Plenty of Japanese directors make films about socially awkward or marginal guys: Given all the on-screen examples (as well as their many real-life inspirations), it seems that the onetime country of the samurai has become the land of the otaku and freeter (unemployed or underemployed), clasping to emotional childhood and/or the economic bottom rungs.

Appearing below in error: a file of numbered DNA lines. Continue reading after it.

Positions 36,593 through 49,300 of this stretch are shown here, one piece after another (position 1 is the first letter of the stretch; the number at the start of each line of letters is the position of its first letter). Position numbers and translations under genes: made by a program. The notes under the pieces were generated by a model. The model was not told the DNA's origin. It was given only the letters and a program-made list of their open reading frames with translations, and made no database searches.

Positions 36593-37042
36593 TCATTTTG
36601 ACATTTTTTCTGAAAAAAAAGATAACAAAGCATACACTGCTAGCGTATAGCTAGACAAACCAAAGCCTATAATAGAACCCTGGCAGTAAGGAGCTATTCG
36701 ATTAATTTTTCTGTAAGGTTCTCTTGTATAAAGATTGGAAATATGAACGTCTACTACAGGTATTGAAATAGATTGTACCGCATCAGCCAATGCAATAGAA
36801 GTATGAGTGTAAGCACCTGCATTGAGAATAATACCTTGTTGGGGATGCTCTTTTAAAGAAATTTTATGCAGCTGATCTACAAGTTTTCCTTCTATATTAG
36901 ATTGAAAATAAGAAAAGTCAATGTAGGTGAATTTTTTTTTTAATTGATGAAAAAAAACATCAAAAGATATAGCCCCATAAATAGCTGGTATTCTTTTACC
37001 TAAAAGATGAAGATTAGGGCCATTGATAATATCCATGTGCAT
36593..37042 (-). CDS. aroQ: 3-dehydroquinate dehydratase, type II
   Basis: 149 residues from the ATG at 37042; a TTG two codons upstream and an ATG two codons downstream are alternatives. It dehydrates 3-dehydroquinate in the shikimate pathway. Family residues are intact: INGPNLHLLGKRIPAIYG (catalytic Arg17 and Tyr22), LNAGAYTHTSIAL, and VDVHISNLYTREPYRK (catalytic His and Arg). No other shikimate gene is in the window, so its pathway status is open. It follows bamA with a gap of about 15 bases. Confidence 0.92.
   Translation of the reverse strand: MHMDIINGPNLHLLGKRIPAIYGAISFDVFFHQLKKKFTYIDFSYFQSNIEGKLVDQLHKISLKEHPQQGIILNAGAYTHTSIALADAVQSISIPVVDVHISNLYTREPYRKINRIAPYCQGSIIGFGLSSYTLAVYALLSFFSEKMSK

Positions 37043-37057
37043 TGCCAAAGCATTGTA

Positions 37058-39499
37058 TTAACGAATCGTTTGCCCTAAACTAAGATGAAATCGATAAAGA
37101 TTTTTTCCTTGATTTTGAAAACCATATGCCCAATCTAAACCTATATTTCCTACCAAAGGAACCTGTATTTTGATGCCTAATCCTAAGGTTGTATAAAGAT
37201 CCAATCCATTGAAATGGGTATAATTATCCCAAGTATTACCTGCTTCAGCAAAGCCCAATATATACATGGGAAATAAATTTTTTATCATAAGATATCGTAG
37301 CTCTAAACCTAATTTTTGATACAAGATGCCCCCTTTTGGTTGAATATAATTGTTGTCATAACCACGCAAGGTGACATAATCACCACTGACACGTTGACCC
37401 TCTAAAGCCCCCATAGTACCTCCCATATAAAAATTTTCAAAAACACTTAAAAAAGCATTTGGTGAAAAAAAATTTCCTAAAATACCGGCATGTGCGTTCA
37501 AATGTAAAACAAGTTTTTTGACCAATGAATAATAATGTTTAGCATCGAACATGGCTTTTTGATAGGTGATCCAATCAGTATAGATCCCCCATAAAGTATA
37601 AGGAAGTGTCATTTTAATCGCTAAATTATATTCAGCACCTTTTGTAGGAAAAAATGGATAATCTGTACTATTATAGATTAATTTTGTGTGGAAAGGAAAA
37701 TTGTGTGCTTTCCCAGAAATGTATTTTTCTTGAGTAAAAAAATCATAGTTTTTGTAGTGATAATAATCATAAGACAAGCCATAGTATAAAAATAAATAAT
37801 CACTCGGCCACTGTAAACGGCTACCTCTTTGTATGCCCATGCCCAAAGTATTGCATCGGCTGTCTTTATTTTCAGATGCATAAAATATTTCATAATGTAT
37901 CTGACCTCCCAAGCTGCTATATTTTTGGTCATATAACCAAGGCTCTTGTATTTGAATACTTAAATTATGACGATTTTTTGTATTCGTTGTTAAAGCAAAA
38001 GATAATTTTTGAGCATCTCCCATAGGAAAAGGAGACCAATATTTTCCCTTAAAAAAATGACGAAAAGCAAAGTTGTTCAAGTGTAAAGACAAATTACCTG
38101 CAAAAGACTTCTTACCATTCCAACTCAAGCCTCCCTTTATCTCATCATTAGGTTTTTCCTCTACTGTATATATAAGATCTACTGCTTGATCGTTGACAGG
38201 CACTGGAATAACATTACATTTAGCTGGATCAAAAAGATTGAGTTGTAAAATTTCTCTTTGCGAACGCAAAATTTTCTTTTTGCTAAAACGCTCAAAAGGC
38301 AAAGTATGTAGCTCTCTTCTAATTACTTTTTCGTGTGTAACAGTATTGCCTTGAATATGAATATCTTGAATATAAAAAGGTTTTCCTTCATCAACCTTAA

Shuichi Okita has also focused on nonmainstream men in his three features to date: the perfectionist Antarctic base-camp cook of 2009’s “Nankyoku Ryorinin (The Chef of South Polar),” the nervous tyro film director of 2011’s “Kitsutsuki to Ame (The Woodsman and the Rain)” and the eponymous hick hero of his latest, “Yokomichi Yonosuke (A Story of Yonosuke).” Okita may have his gentle if comically pointed fun with them, but ultimately he is more interested in their not-immediately-obvious strengths.

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